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The U.S. Department of Energy's Ames Laboratory has discovered and described the existence of a unique disordered electron spin state in a metal that may provide a unique pathway to finding and studying frustrated magnets.

Condensed matter physicists use the term "frustrated" to describe a kind of magnet in which the spins fail to align into stable magnetic order. In perfectly frustrated magnets called spin liquids, the disordered of these materials persists even at very low temperatures, and their unique properties are of interest in the development of quantum computing and high-temperature superconductivity.

The materials investigated to search for this perfectly frustrated magnetic state are typically insulators. But Ames Laboratory researchers were able to define a "perfectly frustrated" state in a metallic material, CaCo1.86As2.

"Perfectly frustrated systems, ones that really cannot resolve their magnetic , are difficult to find in the first place, but even more so in a metal," said Rob McQueeney, scientist at Ames Laboratory.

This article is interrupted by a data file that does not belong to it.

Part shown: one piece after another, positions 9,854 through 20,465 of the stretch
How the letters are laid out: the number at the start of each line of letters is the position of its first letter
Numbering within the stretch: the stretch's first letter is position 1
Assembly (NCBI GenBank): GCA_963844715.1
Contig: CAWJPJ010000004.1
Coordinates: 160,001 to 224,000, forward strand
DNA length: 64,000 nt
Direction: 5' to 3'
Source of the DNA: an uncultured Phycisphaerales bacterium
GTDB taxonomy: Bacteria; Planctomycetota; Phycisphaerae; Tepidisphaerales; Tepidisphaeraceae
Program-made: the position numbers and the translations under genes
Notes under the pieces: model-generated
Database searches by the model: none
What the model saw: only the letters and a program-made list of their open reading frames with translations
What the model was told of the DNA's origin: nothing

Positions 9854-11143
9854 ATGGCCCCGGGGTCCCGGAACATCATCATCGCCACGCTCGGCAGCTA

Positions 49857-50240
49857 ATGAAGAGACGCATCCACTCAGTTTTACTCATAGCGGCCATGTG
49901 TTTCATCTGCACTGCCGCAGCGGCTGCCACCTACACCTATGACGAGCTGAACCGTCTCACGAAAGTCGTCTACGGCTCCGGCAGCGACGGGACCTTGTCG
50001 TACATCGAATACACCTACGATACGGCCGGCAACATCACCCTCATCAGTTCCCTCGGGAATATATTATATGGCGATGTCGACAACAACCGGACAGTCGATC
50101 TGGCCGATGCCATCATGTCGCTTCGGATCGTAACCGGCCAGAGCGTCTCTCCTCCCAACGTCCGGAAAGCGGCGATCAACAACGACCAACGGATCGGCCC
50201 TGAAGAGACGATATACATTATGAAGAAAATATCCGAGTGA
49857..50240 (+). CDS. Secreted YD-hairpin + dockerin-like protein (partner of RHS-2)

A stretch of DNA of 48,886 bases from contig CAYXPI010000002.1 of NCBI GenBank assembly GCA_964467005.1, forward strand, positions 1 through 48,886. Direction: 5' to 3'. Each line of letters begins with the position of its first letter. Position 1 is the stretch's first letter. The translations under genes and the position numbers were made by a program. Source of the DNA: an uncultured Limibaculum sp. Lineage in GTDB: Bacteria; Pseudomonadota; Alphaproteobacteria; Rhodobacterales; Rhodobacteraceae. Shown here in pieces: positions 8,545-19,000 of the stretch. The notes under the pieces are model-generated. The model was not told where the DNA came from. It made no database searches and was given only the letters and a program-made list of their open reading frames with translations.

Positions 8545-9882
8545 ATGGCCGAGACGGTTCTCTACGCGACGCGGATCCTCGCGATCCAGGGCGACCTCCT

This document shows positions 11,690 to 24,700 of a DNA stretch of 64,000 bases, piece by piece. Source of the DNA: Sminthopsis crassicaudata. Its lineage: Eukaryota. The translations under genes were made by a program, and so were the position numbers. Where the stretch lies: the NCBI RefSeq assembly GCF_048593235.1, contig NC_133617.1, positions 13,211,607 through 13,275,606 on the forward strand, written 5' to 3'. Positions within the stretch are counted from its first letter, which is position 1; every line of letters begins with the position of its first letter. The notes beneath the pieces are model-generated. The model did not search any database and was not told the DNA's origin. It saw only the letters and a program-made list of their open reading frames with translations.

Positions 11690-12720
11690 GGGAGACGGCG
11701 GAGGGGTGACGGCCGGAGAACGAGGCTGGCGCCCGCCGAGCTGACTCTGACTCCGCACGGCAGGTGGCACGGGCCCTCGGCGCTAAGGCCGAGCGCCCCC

Read more at: https://phys.org/news/2017-11-perfectly-frustrated-metal-path-superconductivity.html#jCp

The U.S. Department of Energy's Ames Laboratory has discovered and described the existence of a unique disordered electron spin state in a metal that may provide a unique pathway to finding and studying frustrated magnets.

Condensed matter physicists use the term "frustrated" to describe a kind of magnet in which the spins fail to align into stable magnetic order. In perfectly frustrated magnets called spin liquids, the disordered magnetism of these materials persists even at very low temperatures, and their unique properties are of interest in the development of quantum computing and high-temperature superconductivity.

The materials investigated to search for this perfectly frustrated magnetic state are typically insulators. But Ames Laboratory researchers were able to define a "perfectly frustrated" state in a metallic material, CaCo1.86As2.

"Perfectly frustrated systems, ones that really cannot resolve their magnetic states, are difficult to find in the first place, but even more so in a metal," said Rob McQueeney,
scientist at Ames Laboratory.

To read more, click here.
Category: Science